By Angela Weisser and Jeff Davis
In a 2002 interview, we introduced you to Peter Pecere, an enterprise storage management expert who told us, among other things, that he believes his IT job is "recession-proof." When we tracked him down for a follow-up conversation, he was working on a consulting gig in Minnesota and trapped in his hotel room due to snow. As usual he had plenty to say about the state of corporate storage management.
Then and now
TECHREPUBLIC: When we last spoke with you in 2002, you were a TSM Administrator/Consultant who specialized in disaster recovery techniques. Does 2005 find you working the same magic?
PECERE: Yes, but I actually walked away from the industry in 2003 because I missed human contact and felt like I had lost sight of what was important in life. I spent a year composing music, reading, doing volunteer work—some major soul searching, you know? I want to make a difference in people's lives. So I gained some perspective and came back after my present assignment recruited me. But I wouldn't consider what I do magic. However, using a similar terminology, I do feel that the technical world is somewhat of an illusion.
TECHREPUBLIC: How do you mean?
PECERE: Well, there is an unfortunate attitude in this industry that some of these computer guys take on. They pretend to be "holier than thou." They act almost as if they believe the company owes them something—that's the illusion. The truth is the data management guys are there to support the business, and more specifically, the end user, not the other way around.
TECHREPUBLIC: You sound a little jaded.
PECERE: Not at all! I love computers. It's the culture of computers I don't much care for (the whole lack of human contact thing). I am not your stereotypical computer nerd. I'm the first to admit there is more to life than just sitting behind a computer screen. I suppose in an effort to make that connection, my approach to this industry is like this: First, you listen to what the company wants. Hear their heartaches and complaints; what they need and what they're not getting. It's as obvious as any other business relationship: Listen to what the customer wants!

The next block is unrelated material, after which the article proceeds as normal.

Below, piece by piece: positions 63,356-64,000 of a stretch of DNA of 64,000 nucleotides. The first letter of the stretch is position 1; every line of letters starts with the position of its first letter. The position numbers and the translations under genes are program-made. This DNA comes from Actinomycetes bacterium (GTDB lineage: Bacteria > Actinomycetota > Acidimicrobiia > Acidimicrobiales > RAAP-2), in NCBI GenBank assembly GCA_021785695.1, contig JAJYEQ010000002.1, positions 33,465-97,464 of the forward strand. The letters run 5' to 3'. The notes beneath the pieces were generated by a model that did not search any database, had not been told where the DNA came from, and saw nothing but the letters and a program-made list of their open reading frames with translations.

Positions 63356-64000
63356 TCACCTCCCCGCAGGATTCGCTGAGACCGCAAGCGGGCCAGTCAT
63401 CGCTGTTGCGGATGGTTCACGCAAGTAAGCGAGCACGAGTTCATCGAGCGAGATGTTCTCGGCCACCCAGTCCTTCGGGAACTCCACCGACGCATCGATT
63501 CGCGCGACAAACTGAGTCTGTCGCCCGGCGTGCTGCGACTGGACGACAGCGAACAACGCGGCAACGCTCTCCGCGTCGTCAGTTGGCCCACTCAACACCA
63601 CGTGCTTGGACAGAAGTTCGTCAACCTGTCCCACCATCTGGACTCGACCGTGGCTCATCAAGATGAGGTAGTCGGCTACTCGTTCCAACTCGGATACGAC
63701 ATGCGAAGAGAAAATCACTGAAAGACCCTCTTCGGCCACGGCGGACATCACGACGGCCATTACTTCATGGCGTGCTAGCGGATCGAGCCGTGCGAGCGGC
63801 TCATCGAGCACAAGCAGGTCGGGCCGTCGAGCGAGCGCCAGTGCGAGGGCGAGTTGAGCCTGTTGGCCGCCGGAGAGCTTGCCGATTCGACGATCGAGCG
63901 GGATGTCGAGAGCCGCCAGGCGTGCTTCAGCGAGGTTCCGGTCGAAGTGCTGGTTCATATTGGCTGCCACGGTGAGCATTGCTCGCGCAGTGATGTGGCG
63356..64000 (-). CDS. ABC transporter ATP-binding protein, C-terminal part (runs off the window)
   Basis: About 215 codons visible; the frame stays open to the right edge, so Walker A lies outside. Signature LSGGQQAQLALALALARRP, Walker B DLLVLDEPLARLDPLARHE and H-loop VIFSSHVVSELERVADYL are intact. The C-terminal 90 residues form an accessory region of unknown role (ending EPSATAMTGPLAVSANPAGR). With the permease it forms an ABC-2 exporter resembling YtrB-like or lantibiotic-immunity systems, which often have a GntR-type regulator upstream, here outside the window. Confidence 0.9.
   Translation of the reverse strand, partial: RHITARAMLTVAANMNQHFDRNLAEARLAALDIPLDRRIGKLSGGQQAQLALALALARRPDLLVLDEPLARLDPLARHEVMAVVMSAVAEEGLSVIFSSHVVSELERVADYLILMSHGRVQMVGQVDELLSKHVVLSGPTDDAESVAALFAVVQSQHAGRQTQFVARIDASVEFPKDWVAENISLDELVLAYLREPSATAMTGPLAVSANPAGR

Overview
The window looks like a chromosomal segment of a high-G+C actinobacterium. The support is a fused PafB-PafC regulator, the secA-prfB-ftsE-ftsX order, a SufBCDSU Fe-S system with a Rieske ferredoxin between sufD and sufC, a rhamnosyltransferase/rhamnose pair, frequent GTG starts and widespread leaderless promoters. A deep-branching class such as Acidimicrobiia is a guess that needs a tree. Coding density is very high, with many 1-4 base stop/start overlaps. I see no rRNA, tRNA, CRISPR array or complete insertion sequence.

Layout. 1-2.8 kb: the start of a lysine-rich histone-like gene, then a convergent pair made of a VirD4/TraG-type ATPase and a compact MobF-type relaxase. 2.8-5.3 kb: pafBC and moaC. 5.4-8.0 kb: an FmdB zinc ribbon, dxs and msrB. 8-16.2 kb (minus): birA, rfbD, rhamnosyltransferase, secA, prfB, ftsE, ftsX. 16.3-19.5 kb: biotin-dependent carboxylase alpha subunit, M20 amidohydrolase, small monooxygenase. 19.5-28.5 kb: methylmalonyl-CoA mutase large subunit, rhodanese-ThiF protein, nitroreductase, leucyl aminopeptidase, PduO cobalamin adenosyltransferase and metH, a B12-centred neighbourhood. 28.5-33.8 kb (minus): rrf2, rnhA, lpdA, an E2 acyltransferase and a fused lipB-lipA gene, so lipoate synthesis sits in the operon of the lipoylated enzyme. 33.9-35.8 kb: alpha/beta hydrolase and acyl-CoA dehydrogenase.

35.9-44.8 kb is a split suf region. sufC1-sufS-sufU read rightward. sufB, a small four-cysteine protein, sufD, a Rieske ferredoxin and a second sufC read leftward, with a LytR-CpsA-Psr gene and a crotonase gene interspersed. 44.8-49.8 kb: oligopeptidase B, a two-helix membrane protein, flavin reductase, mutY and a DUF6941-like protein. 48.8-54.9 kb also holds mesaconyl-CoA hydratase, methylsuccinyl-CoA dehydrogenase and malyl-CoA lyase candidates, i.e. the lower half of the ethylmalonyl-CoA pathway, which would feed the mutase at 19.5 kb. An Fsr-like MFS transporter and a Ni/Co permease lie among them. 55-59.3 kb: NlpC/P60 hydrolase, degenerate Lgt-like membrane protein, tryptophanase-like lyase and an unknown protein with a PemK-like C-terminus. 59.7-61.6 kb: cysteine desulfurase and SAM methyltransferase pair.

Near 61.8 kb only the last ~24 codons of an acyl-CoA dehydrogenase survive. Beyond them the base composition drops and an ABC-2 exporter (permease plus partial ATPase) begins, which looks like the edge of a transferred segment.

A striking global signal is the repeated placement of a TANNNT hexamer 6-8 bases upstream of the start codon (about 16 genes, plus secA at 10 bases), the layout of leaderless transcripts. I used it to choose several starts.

TECHREPUBLIC: It's kind of like a doctor/patient relationship. Even in your last interview it seemed as though your job had the underpinnings of a doctor's job.
PECERE: It is very much like that. Tell me where it hurts. Let me see if I can help you. Some IT managers have a tendency to look at every data storage problem as the same. But it's just not so. Every company is unique to its data storage management team, just like every patient is unique to their doctor. A doctor wouldn't give the same treatment to every patient displaying different symptoms. Likewise in our world.
The human touch
TECHREPUBLIC: It seems a hiatus for your personal needs has also simplified your view on what you do professionally.
PECERE: Perhaps, but I suppose it's common sense too. Sympathy and listening go a long way in this industry. I hope I'm not dumbing down the interview, but the people in this industry who have the "holier than thou" attitude won't last long. On the other hand, care and concern will take you far in this business for a long time. People can't get that from books. When you're dealing with an hysterical assistant who has accidentally deleted an important file and is afraid they're on the brink of getting fired, that human aspect of care and concern goes a long way. That's the human difference—we have the ability to listen and respond.
TECHREPUBLIC: So would it be fair to say this human aspect is part of the "best practices" for data storage management?
PECERE: Absolutely! But I think a mutual dialogue, one that is open and free, is very important to any project, department, or business. Arrogance seems to be a particular problem in the IT world though. There needs to me more interpersonal skills training for technical people.
TECHREPUBLIC: Okay, so down to some nitty-gritty. Can you think of one the bigger mistakes you've seen companies make, in terms of them suffering financially because they didn't follow best practice?
PECERE: Well, the CIO [Chief Information Officer] of a giant healthcare corporation purchased new servers that were never previously tested nor certified to comply with any other software already installed in this company. Our only instructions from him were, "Make it work." And you know what? We couldn't. A $1 million dollar piece of equipment is now sitting in the basement under a layer of dust. It was a real albatross for the company. A simple lack of communication to the SMM [Storage Management Manager] prior to any decision making, in addition to lack of research cost the company big bucks.
TECHREPUBLIC: Sounds like the lack of communication aspect really gets your goat. Have any other beefs with the industry as a whole?
PECERE: Dealing with computer geeks who want the latest and greatest. That doesn't necessarily mean it [the latest innovation] provides the best quality.